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The Importance of Strength Training

Yesterday, the pain in my left knee had me limping along at a snail’s pace, hardly able to accomplish anything. It wasn’t because of a particular recent injury, or anything I did. It was because of what I haven’t been doing so much lately, and got back to doing today; strength training.

Things have changed since my youth. In my youth, my attitude was that pain was merely an obstacle, and that if I put in enough effort and gumption I could accomplish anything. When I played sports, I didn’t play well – but I did play hard. I threw myself around recklessly, without regard for my body or anyone else’s.

That style of ‘play’ did take its toll on my body in the long run, and a few years ago while digging window wells for our house I got to that ‘last straw’ and hurt my back.

For a while there, my back and my knees were so stiff and sore and weak that it slowed me down a lot. Only 1 thing has gotten me moving again, albeit in a somewhat unorthodox manner; strength training.

Check out this article; . Everything it says is true.

Starting last March, I began strapping on ankle weights and put additional weights in a backpack (wrapped in towels & taped up to avoid bruising my back) while I walked the dog. Over time, I added more weights, additionally putting on wrist weights and eventually strapping a set of ankle weights to my arms as well (the wrist weights that are available are very light). It was like a personal renaissance. I got stronger, and the walk meant a kind of cardio workout for me as well. Granted, it exposed my quirkiness to my neighbourhood, but the benefits to my overall fitness and even clarity of thought outweighed any concerns I might have had about public perception. Additionally, as I got stronger, the pain in my joints diminished. My theory had been, in line with what a physiotherapist once told me, that building up muscle around my joints would hold them in tension and therefore ultimately put less strain/rubbing on the joints, so that my now basically non-existent cartilage didn’t have to be there. It seemed to be working. And as the pain in my joints diminished, I was able to do every task more quickly, having greater flexibility. I could run with my boys a bit, throw a ball around, without difficulty.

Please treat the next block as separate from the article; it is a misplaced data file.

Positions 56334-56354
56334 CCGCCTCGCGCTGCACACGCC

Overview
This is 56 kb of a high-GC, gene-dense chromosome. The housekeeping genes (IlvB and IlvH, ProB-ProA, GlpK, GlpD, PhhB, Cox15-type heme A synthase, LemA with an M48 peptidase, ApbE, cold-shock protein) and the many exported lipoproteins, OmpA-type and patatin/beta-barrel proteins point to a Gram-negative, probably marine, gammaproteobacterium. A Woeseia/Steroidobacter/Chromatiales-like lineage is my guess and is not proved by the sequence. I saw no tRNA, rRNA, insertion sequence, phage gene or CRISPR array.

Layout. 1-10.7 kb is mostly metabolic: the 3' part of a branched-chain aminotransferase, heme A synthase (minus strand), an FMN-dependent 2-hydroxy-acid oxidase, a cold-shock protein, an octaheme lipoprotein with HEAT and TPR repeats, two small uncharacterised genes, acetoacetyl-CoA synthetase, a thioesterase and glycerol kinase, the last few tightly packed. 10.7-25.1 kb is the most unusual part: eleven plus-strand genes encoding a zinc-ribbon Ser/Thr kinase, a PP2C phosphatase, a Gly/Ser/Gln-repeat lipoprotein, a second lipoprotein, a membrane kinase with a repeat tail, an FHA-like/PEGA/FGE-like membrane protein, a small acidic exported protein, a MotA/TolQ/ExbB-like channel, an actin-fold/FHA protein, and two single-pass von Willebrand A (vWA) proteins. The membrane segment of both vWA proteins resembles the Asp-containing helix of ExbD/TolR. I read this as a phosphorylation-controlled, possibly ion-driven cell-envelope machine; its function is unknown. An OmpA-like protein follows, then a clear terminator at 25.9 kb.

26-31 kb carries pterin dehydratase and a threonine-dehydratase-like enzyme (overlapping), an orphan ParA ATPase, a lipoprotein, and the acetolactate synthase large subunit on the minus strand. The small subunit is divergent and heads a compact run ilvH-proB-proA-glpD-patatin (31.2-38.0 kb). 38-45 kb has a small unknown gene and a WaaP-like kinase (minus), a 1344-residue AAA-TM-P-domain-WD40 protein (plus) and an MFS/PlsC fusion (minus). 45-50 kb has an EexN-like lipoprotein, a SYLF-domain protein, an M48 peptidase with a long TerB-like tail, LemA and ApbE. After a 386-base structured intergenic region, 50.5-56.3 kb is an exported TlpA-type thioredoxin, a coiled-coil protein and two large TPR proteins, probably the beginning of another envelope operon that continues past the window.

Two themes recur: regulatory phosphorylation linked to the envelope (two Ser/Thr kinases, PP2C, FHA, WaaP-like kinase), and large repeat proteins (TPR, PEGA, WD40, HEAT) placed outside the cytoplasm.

In the last few weeks, however, the weather got really cold around here. The ground froze and got slippery. I strapped on the weights on fewer and fewer days, even taking the dog on fewer walks, since the weather added to the difficulty of getting my workout while getting out dog treats for necessary training and while picking up after the dog.

And now, my knee hurts again, a lot. I guess I’ll have to work out separately from walking the dog, and it will take time. But really, I don’t have a choice. It has to be done. In the short term, while I exercise, my knee will still hurt – but it won’t get better unless I work out. (*This is true for my situation; please consult with a doctor regarding your own physical ailments). I either sit around in pain, or I take a bit more time to be healthy and accomplish more in the end.

Numerous studies have recently linked regular exercise to a reduction in the risks for, and enhanced recovery from, symptoms and diseases as varied as stroke, heart disease, cancer, and Alzheimer’s (seriously – google it). Regular exercise also helps reduce the negative effects associated with ADD and other nervous system anomalies. It has been said that exercise is “the closest thing to a superdrug available to us today.”

So based on my past year’s experience, if I am going to make any resolutions for the upcoming new year, they will have to include integrating an appropriate level of exercise into my life. I can’t do my work any better, or support my family’s needs better, if I am unable to move at an optimal level of performance – so regardless of the endeavor, it will all have to start with exercise.

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